A significant portion of my strategy development work is with internal functions, a click or two below corporate and business unit strategy: marketing, human resources, purchasing, and even internal strategy groups.
There is good news and bad news in this. The good news is that internal functions have recognized the need to be strategic, even if it is because higher level strategies demand supporting strategies. The bad news is how many internal functions don’t think strategy applies to them.
When I ask internal functions to show me what guides their department’s work, I’m more often than not handed a plan, which is a budget in disguise. It is rarely explicit in laying out a winning aspiration with clear where-to-play and how-to-win choices.
Now, in fairness to internal functions, there is a reasonable explanation for not having a clear strategy: most internal functions have been granted what they believe is a monopoly. In other words, they do not have to worry about customers or competitors, because they think they’re the only game in town…town meaning the broader organization. Generally speaking, monopolies exist to serve themselves. The language I hear from internal functions often reveals this mentality: they almost think of the broader organization in an adversarial way…”they this” and “they that.”
Wake-up call to internal functions: you most definitely are not the only game in town. You MUST have customers other than yourselves. And if by chance your feathers are getting ruffled by internal customers demanding better value from you, know that in all likelihood you’re being considered for replacement. Ever heard of outsourcing? (business process outsourcing, BPO, is a multibillion dollar market!) Automation? Disintegration?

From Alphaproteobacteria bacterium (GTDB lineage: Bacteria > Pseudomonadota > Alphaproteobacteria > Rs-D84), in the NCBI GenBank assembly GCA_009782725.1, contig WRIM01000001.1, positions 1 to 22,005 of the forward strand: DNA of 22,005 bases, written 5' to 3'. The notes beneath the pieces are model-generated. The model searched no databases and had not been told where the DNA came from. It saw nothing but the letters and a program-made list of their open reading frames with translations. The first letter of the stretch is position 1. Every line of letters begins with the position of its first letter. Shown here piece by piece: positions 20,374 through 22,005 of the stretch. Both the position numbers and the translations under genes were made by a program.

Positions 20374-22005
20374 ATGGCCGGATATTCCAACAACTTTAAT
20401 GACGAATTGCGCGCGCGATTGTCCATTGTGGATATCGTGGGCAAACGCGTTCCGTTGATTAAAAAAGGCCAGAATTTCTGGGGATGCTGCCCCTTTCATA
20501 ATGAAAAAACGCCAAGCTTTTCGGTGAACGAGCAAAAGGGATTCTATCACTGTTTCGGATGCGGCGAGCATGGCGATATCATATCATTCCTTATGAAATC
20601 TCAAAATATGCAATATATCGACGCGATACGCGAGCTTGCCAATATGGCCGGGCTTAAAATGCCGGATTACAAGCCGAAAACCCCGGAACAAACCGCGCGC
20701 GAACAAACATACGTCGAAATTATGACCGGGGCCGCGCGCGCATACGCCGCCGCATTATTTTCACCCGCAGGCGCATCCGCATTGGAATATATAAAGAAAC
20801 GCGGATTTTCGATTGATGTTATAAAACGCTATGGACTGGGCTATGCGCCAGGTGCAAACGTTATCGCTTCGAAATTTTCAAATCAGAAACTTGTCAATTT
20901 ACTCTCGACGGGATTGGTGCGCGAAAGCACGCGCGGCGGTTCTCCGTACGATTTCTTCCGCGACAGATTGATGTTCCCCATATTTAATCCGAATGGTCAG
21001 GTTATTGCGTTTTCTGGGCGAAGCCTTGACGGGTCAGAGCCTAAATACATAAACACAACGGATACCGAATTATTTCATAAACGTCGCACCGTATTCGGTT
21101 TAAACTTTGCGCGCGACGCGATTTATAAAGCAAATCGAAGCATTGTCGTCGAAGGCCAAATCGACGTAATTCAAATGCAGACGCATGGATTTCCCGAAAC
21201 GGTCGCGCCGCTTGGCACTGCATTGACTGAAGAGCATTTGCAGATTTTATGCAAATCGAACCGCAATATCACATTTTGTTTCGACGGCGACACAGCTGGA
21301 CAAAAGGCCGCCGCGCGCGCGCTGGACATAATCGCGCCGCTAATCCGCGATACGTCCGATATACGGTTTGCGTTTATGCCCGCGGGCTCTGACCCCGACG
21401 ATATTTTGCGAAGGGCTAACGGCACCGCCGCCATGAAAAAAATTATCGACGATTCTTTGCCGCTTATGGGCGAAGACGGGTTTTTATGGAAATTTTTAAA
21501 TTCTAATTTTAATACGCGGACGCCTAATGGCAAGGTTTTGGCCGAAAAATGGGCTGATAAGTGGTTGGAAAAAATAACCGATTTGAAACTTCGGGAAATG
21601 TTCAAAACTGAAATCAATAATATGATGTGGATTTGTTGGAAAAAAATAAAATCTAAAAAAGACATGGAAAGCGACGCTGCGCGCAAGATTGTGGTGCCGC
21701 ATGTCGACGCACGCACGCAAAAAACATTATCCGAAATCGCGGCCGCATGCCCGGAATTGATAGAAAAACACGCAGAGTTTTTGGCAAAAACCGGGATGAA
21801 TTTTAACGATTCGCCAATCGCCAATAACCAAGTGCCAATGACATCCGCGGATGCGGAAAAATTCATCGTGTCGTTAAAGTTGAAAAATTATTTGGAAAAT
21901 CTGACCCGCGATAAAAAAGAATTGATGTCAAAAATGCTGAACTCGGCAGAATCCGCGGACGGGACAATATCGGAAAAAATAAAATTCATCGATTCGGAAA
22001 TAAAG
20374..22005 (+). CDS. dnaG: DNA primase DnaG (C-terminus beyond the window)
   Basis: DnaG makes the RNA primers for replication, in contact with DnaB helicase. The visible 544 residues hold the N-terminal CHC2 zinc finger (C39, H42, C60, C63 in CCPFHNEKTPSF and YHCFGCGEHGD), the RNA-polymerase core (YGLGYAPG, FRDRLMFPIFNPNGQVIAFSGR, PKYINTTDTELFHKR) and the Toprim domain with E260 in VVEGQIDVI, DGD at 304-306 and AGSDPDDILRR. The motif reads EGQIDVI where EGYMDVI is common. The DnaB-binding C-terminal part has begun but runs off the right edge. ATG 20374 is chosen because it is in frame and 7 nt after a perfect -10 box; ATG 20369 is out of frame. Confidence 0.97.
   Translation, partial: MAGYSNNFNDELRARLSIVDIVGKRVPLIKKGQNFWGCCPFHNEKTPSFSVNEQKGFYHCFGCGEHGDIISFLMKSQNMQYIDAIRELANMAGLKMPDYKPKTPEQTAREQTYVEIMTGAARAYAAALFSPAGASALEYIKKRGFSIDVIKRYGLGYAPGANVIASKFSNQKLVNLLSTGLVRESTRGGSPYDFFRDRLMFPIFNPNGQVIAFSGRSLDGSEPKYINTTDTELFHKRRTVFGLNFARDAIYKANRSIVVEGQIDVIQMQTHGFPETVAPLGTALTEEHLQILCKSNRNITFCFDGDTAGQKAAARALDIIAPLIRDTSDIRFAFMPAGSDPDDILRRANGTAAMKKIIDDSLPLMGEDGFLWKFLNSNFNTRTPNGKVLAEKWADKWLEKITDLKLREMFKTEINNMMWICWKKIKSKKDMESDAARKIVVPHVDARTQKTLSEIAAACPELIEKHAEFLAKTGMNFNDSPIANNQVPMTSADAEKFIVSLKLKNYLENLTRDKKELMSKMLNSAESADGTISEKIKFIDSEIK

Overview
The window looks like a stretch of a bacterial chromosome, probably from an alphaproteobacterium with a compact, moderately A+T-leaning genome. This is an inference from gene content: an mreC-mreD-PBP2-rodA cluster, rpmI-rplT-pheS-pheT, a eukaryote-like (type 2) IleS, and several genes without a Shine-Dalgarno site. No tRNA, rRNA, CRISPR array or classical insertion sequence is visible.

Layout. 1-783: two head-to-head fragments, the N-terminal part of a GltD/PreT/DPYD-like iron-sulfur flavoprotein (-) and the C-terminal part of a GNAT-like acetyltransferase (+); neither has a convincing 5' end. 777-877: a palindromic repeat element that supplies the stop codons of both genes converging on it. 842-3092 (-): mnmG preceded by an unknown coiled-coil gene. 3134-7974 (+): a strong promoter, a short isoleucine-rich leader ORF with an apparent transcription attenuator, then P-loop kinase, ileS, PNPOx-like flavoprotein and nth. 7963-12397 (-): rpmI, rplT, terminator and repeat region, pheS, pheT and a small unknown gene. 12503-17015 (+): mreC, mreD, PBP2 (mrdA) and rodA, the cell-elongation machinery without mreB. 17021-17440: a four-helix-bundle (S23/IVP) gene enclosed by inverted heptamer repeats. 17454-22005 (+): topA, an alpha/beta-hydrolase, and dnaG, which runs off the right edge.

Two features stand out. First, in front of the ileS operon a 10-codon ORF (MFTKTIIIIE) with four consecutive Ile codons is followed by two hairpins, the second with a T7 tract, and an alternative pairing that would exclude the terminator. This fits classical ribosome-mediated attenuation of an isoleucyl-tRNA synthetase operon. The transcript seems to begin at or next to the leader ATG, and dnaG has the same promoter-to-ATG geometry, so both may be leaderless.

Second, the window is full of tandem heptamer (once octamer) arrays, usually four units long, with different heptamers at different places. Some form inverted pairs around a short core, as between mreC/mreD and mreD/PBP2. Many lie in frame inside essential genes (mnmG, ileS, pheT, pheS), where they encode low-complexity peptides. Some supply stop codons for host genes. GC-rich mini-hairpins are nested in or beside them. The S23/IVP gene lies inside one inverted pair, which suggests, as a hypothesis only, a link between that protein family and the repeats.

Internal functions should, in fact MUST think strategically. Meaning, focusing outwardly on customers and competition. The question is, how should internal functions approach crafting a strategy?
Let’s suppose we’re talking about the Human Resources group in a fictitious, rapidly expanding midsize company, GrowthSpurt, Inc., which, true to its name, is experiencing rapid growth due to a new service division launch, demanding dozens of new hires.
Sam Stickler, the SVP who heads the department, is getting complaints from both hiring managers and his own team of internal recruiters: positions are not being filled quickly enough with the right, high-quality candidates, and the recruiting team is spent, trying to respond to all the requests. Sam has a seat at the executive table, the new service division launch absolutely must be successful, so he needs a win.
Sam realizes his team is all over the map, essentially firefighting without focused priorities. He does not have an explicit strategy for handing the demands of the organization, but it’s clear that whatever they are currently doing is not going to produce the win he needs. He gathers his best thinkers to think through a strategy.
The team defines the problem simply: inability to effectively meet GrowthSpurt hiring needs due to a lack of focused priorities and an overburdened recruiting team.
Step 1: Reframe the Problem. The team reframes the problem as a choice between two mutually independent high-level options: outsourcing to a recruiting firm, or focusing their internal recruiting services…essentially a buy vs. build choice.
Step 2: Generate Possibilities. The team uses these two options to brainstorm and generate a dozen where-to-play/how-to-win possibilities.